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Trump claims 3-5M illegal ballots cost him popular vote, cites no evidence

President's policies
President Trump hosts congressional leaders at White House 05:06

At a small reception for a bipartisan group of congressional leaders, President Trump claimed that 3 to 5 million illegal ballots cost him the popular vote, CBS News’ Nancy Cordes and Catherine Reynolds confirmed on Monday night. The claim is unproven.

Trump signs three executive actions 03:38

Mr. Trump made a similar claim before. After the election, he tweeted that he “won the popular vote if you deduct the millions of people who voted illegally,” but he cited no evidence to back up his claim.

At the White House press briefing Tuesday, press secretary Sean Spicer was asked if Mr. Trump really believes that millions voted illegally in the election.

“The president does believe that. He has stated that before. I think he’s stated his concerns of voter fraud and people voting illegally during the campaign,” Spicer said. “He continues to maintain that belief based on studies and evidence that people have presented to him.”

Asked what evidence Mr. Trump has specifically, Spicer was unable to provide any information.

“As I said, I think the president has believed that for a while based on studies and information he has.”

Politico first reported Mr. Trump’s comments, which were made at the Monday evening White House reception for congressional leadership, his first meeting with them at the White House.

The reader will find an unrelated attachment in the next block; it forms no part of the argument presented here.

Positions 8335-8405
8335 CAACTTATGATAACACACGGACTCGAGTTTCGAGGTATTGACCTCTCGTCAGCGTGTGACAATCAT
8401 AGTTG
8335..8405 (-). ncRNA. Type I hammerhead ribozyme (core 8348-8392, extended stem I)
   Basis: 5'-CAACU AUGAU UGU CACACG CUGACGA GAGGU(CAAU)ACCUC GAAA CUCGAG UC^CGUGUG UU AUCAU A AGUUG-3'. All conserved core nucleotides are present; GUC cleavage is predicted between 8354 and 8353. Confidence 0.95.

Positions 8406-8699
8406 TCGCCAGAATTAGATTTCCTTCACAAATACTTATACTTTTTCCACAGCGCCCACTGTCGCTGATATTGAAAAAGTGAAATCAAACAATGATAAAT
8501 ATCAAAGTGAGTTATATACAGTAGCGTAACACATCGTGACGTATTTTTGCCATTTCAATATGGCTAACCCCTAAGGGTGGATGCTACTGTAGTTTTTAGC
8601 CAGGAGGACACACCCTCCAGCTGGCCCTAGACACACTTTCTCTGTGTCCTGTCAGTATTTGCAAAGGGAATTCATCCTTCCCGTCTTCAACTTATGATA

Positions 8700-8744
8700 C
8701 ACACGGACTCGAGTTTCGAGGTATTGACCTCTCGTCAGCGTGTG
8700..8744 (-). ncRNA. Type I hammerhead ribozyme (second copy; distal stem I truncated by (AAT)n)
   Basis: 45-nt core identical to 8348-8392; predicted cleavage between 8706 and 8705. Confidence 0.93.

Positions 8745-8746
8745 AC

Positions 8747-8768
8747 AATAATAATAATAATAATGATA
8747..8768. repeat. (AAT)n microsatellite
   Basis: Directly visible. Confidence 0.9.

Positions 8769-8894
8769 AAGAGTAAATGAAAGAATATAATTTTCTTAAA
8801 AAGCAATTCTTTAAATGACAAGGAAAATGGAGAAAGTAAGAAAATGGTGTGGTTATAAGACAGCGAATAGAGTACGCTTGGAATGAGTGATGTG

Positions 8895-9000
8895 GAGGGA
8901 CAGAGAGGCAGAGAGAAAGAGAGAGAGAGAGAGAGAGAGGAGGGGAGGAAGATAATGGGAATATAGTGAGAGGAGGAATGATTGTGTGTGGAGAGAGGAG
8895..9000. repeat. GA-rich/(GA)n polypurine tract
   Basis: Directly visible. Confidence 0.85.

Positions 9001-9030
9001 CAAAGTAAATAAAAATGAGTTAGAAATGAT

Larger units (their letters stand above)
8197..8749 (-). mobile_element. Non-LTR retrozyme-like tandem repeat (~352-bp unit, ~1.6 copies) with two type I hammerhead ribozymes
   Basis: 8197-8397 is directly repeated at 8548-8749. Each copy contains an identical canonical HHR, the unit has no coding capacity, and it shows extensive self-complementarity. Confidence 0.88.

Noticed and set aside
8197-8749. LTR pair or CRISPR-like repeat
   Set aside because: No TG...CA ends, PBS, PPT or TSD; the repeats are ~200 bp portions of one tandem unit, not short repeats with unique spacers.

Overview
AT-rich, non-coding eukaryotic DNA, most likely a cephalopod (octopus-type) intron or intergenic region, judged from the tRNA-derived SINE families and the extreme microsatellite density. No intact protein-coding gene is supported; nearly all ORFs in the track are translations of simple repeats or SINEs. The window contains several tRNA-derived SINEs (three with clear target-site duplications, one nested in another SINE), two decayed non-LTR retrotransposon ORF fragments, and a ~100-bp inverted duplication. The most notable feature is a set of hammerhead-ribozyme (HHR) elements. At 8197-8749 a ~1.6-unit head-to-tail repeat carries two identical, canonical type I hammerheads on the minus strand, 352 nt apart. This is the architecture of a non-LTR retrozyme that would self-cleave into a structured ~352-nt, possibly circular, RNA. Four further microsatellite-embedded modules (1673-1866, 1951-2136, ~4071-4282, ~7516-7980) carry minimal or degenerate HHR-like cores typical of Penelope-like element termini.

House Speaker Paul Ryan, Senate Majority Leader Mitch McConnell, Senate Minority Leader Chuck Schumer and House Minority Leader Nancy Pelosi were among those who met with Mr. Trump.

House Minority Leader Nancy Pelosi told reporters “it was an interesting meeting.”

“It was really more of a get-together,” she said, adding that they exchanged ideas about “how we could work together.”

She said that they had talked about the Affordable Care Act, infrastructure and trade, among other topics.

A reporter asked whether anything about Mr. Trump surprised her.

“Well, I won’t even go into that,” the minority leader replied.

McConnell said the meeting was “pretty light-hearted.” 

“We enjoyed listening to the president and Senator Schumer talk about the people they knew in New York, for example,” he told reporters at the Capitol, according to CBS News’ John Nolen.   

According to the White House pool reporter, the president said of the reception, “It’s very good, we have a fantastic relationship with everybody at the table, it’s a totally -- just a beautiful, beautiful relationship.”

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